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What Medicaid expansion means for private plans

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States that keep Medicaid eligibility narrow could drive up costs in the private individual health insurance market, according to a work group at the American Academy of Actuaries (AAA).

Rates would rise because narrow Medicaid eligibility rules could force commercial insurers to enroll a wave of low-income consumers with health problems, the work group says.

The Patient Protection and Affordable Care Act (PPACA) calls for states to expand Medicaid eligibility for adults to residents with incomes under 133 percent of the federal poverty level (FPL), from 100 percent or less today. Because Medicaid ignores 5 percent of income when determining eligibility, the change really would increase the eligibility cut-off to 138 percent of FPL, the work group says.

The Supreme Court ruled this summer that the federal government can encourage states to expand Medicaid eligibility to 133 percent of FPL by offering new aid, but that the federal government cannot penalize states for “lack of effort” by taking away existing funding. Some states are trying to hold the Medicaid eligibility cut-off for their adult residents to 100 percent of FPL or less. Officials in those states argue that their states cannot afford to expand Medicaid eligibility at this time.

PPACA will require insurers to sell individual and small group coverage on a guaranteed-issue, mostly community-rated basis starting in 2014. If PPACA takes effect as written and works as drafters expect, individual insurers will not be able to take an applicant’s health status into account when deciding whether to offer coverage or determining the price of the coverage.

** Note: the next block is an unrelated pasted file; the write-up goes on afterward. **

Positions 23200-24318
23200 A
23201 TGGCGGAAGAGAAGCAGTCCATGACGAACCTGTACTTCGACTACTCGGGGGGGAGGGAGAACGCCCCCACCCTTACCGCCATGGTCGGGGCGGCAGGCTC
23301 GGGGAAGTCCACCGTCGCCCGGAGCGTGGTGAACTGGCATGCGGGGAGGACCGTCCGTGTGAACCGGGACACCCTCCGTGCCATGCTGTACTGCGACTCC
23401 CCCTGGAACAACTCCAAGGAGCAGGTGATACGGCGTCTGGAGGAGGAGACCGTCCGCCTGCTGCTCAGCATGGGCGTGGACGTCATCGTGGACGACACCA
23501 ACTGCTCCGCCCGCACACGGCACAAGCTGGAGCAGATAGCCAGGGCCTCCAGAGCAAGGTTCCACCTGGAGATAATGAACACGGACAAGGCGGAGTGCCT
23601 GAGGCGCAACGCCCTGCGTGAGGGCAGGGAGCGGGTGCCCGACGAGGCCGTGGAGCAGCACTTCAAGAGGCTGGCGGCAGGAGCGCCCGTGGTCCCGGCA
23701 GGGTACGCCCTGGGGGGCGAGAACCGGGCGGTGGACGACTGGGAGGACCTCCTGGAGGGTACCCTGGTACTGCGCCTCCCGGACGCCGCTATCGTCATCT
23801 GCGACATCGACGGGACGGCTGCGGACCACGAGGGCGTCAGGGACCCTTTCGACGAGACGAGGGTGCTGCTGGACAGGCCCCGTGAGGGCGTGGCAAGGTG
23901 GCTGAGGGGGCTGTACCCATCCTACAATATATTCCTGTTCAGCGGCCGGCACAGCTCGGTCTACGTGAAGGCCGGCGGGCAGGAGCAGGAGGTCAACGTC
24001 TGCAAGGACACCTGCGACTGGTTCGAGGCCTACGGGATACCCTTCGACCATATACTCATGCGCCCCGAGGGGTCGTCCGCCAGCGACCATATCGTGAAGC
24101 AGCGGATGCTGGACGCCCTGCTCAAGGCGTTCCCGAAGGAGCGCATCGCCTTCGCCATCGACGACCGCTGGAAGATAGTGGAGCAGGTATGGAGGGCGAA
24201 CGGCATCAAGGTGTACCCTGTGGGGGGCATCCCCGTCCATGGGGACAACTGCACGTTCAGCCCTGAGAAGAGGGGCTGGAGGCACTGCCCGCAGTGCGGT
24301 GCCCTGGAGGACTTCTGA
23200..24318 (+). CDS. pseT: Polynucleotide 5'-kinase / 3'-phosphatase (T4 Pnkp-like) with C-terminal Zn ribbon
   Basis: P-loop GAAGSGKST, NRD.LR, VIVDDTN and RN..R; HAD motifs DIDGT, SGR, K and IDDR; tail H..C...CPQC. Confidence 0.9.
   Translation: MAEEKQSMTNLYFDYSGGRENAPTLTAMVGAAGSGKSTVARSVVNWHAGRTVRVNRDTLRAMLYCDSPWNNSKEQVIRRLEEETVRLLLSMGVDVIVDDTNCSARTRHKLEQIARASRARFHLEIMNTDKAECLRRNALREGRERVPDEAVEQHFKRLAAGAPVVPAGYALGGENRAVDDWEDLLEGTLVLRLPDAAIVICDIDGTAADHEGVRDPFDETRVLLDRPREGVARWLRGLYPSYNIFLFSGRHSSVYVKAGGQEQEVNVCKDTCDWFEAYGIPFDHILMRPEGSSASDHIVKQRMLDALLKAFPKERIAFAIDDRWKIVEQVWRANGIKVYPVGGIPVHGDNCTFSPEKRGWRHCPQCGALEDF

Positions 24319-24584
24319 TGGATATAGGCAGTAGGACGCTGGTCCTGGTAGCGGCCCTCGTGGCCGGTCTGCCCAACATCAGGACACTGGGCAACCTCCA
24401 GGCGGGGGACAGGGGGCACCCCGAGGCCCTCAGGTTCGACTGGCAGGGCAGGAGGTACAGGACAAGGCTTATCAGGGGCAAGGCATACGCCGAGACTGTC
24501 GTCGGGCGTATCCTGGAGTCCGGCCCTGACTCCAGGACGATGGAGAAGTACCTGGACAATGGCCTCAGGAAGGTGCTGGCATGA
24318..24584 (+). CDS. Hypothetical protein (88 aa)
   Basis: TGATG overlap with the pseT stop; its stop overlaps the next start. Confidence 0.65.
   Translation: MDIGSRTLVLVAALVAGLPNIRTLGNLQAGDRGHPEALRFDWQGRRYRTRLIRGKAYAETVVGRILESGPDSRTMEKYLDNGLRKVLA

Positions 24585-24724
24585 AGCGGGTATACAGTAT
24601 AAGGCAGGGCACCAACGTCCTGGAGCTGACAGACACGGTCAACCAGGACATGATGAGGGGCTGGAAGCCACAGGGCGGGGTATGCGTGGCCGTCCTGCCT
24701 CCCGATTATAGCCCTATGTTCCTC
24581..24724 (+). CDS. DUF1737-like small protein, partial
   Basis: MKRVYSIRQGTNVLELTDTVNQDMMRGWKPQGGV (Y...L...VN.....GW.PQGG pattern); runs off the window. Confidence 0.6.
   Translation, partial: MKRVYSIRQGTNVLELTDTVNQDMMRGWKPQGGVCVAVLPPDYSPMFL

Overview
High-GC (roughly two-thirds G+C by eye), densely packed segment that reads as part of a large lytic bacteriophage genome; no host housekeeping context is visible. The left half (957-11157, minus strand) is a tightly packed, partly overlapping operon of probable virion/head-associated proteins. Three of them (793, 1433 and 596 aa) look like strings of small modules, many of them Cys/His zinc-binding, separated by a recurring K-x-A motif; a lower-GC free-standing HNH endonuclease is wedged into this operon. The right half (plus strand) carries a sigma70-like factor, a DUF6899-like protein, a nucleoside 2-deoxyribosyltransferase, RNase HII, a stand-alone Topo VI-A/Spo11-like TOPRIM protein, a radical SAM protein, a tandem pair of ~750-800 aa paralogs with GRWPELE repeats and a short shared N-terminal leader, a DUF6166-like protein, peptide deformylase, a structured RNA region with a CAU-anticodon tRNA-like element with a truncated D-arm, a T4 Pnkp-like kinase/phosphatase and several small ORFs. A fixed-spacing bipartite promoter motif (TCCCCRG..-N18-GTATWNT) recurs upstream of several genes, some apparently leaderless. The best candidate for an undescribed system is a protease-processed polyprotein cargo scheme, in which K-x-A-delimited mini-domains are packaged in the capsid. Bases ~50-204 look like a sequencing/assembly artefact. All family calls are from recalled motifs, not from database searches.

PPACA also requires the federal government to provide new health insurance purchase subsidies for consumers with incomes from 133 percent to 400 percent of FPL.

Some health policy specialists are wondering whether the current fight over the “near poor” consumers – the consumers with incomes from 100 percent of 400 percent of FPL – will strand those consumers. Those specialists ask whether the federal government has the legal authority to provide subsidies for the near-poor consumers.

If those near-poor consumers can get federal subsidies, then they probably will apply for private individual health coverage, and it seems likely that they will have higher medical costs than other enrollees, the work group says.

The influx of near-poor enrollees could lead to a 2 percent increase in overall average individual market premiums, and the increase could be bigger in the narrow-eligibility states, the work group says, citing estimates from the Congressional Budget Office.

PPACA is supposed to protect commercial health insurers against big changes in claims costs resulting from PPACA by creating a subsidized reinsurance program, but PPACA reinsurance program funding is fixed, the work group says.

The more high-cost enrollees an insurer gets, the less PPACA reinsurance money a plan will get for each new enrollee covered, the work group says.


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